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SQL injection


Implementation of secure coding practices to prevent SQL injection attacks


  • Usage of PHP for server-side scripting and web development
  • Usage of a database (DB) for storing and retrieving data


Non compliant code

public function getUser($id) {
$query = "SELECT * FROM users WHERE id = $id";
$results = DB::select(DB::raw($query));
return $results;

In the code above, we have a function named getUser which accepts an $id as an argument. This $id is directly used in an SQL statement without any form of validation or sanitization. This makes the application vulnerable to SQL Injection attacks.

An attacker can manipulate the $id parameter to alter the SQL query and gain unauthorized access to data or perform malicious actions. For example, an attacker might pass 1 OR 1=1 as the $id, which would result in the query SELECT * FROM users WHERE id = 1 OR 1=1. Since 1=1 is always true, this would return all users, potentially exposing sensitive information.

To mitigate this, we should use parameterized queries or prepared statements which ensure that the parameters (in this case $id) are properly handled and escaped before they are included in the SQL query. Laravel provides the Query Builder and Eloquent ORM which can be used to safely build and execute SQL queries.

Fixed Code

public function getUser($id) {
return DB::table('users')->where('id', $id)->get();

In the fixed code, we are using Laravel's Query Builder to construct the SQL query. The where method automatically takes care of properly escaping the $id parameter, preventing SQL Injection attacks.


  • Replace the dynamic SQL statement with a parameterized query.
  • Use the query builder provided by the database library to ensure proper escaping and quoting of variables.
  • Avoid using raw SQL queries whenever possible.
  • Validate and sanitize the input data to ensure it does not contain SQL code.
  • Consider using a database abstraction layer or an ORM (Object-Relational Mapping) tool that can provide protection against SQL injection.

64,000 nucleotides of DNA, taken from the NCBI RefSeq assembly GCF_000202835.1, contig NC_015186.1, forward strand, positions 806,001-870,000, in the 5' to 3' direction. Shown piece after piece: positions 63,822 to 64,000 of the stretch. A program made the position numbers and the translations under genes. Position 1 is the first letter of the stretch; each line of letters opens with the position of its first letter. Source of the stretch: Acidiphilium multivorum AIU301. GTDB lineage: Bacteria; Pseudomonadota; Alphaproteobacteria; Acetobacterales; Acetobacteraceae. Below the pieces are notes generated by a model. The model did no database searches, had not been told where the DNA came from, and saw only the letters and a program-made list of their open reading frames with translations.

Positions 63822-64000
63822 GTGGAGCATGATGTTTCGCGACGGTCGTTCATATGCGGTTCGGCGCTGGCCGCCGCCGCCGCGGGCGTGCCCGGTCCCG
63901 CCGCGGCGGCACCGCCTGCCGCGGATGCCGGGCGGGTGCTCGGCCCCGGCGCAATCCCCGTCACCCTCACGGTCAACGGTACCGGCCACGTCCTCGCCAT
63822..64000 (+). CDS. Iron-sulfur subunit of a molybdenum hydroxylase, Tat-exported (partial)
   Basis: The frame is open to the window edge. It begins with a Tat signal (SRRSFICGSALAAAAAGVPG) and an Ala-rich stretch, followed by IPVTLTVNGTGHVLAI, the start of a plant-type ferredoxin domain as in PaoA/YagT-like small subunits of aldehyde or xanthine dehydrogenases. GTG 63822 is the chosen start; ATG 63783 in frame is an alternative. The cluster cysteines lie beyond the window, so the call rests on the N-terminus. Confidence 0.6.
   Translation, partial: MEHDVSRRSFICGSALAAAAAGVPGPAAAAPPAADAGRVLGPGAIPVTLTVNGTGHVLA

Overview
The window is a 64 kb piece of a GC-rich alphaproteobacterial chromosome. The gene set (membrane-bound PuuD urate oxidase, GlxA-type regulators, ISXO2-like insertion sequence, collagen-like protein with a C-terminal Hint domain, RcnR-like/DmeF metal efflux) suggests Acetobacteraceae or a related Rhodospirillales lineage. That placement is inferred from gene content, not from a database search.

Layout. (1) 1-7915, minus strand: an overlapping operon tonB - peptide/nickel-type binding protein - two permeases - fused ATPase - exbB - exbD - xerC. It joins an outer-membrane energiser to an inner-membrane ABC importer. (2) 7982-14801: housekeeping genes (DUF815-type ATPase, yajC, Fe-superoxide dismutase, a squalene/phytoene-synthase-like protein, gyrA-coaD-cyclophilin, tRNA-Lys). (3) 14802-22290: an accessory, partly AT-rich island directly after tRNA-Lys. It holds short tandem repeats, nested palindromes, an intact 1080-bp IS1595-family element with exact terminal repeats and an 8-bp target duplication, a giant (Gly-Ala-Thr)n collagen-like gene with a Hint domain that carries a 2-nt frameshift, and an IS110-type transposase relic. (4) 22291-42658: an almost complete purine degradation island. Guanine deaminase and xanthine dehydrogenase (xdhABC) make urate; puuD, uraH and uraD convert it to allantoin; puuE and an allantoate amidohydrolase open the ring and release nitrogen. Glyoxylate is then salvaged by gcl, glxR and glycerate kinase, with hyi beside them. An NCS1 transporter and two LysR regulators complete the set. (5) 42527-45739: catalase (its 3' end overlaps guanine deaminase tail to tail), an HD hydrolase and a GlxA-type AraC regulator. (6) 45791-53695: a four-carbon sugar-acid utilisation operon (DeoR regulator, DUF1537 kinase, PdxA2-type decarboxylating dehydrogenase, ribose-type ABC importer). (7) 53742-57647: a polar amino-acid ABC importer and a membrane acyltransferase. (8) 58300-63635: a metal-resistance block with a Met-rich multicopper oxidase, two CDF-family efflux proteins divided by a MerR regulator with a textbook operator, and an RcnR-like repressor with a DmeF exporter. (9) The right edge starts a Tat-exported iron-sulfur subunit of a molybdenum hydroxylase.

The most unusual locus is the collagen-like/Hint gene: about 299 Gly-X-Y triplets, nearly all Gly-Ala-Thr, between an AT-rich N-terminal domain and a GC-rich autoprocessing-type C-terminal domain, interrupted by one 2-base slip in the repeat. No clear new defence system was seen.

Compliant code

public function getUser($id) {
$id = (int) $id; // Ensure the id is an integer
$results = DB::table('users')->where('id', $id)->get();
return $results;

The original code was vulnerable to SQL injection because it was using a raw SQL query with a variable directly inserted into it. This could allow an attacker to manipulate the SQL query by providing a specially crafted value for the $id parameter.

The fixed code uses Laravel's query builder to create a parameterized query. The where method automatically escapes the provided values, preventing SQL injection. This way, the $id value is treated as a literal string in the SQL query, not as a part of the SQL syntax. Therefore, even if an attacker provides a value that contains SQL code, it will not be executed as SQL.

Additionally, the $id parameter is cast to an integer before being used in the query. This is an extra layer of protection that ensures the value used in the SQL query is a valid integer, which is what we would expect for a user ID. This helps to prevent SQL injection and also helps to catch any errors if an invalid value is provided.

It's important to note that using raw SQL queries in your application can be dangerous if not handled correctly, as they can open up your application to SQL injection attacks. Laravel's query builder or Eloquent ORM should be used whenever possible as they automatically protect against SQL injection.